March 28, 2008

ICC

Zero tolerance

Andre Nel and Mahendra Singh Dhoni indulge in banter during India's innings, South Africa v India, 5th ODI, Centurion, December 3, 2006
 © AFP
Enlarge

RELATED LINKS

Harsha Bhogle, while detailing the ICC's powerlessness to take firm decisions, says the only solution to sledging is to ban it altogether. His column in the Indian Express has more.

And so nobody is happy with the zero tolerance approach to sledging. Well, I am happy to say I am. Some cricketers are saying it will take something away from the game. Of course it will. It will take away a tumour and last I knew taking away a tumour left a person in better health. A glare on a field, a passing comment, a sarcastic remark, yes, that is part of the game because frustration and disappointment are part of the game. But abuse isn’t, and sadly, the people who speak in favour of sledging belittle abuse. It is all very well to say that racial and personal comments should not be allowed. It is a naïve statement because, as we saw in Australia, we can spend hours debating what is racist and what is offensive to a certain culture.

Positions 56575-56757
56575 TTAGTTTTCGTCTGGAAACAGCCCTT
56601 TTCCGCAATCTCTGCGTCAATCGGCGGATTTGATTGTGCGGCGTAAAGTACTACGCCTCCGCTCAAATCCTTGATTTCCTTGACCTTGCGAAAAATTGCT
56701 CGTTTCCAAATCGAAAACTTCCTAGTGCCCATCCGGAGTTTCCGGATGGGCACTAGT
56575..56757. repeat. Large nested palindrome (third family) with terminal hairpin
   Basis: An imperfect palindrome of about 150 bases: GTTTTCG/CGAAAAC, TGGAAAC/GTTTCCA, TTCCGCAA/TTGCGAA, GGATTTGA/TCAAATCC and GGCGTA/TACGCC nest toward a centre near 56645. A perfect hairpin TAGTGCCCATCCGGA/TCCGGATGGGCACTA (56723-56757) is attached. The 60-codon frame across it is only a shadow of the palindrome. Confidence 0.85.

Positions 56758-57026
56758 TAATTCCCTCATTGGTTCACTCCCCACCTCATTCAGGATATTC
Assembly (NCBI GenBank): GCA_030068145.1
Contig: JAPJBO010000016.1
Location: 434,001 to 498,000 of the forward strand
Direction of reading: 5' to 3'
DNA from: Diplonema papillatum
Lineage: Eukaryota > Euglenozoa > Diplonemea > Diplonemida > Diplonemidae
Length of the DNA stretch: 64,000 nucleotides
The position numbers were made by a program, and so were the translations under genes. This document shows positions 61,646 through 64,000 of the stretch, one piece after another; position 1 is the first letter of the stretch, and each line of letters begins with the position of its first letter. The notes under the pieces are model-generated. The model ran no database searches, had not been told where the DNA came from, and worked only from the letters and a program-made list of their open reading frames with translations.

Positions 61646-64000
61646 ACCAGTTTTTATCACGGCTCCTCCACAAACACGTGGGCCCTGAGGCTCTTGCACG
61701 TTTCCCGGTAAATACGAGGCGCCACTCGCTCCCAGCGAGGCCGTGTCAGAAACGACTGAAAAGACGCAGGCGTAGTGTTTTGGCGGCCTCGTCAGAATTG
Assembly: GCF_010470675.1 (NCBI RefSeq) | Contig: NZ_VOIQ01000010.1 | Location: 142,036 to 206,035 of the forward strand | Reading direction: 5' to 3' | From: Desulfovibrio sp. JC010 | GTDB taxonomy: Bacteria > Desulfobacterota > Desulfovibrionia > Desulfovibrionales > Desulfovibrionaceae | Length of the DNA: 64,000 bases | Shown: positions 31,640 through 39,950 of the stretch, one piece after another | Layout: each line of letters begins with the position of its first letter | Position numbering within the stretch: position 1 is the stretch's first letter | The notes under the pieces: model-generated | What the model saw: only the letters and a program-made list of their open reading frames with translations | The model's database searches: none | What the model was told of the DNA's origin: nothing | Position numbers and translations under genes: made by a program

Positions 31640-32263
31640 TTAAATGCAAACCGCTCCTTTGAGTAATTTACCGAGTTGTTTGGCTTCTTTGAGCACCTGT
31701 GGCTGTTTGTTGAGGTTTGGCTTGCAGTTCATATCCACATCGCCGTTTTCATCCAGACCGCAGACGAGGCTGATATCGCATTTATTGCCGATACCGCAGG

By complaining about a solution and not contributing to an alternate one, we take the easy way out. And if no solution is acceptable, I’m afraid you have to take what you get. And the only alternative, one that cricketers have brought onto themselves, is that there will be no sledging at all. A lot of mighty fine players scored a lot of runs, took a lot of wickets and stood close in without needing to abuse anyone. And if they could do it, everyone else should. Don’t forget too that we are breeding a generation that thinks calling people offensive and rude names is part of cricket. Aren’t we meant to be caretakers of the game? Handing it over to the next generation in a better state than the one we received it in? Well, all those who talk of the spirit of the game need to ask themselves this.

Ashok Ganguly is an editorial assistant at Cricinfo

RSS Feeds: Ashok Ganguly

© ESPN Sports Media Ltd.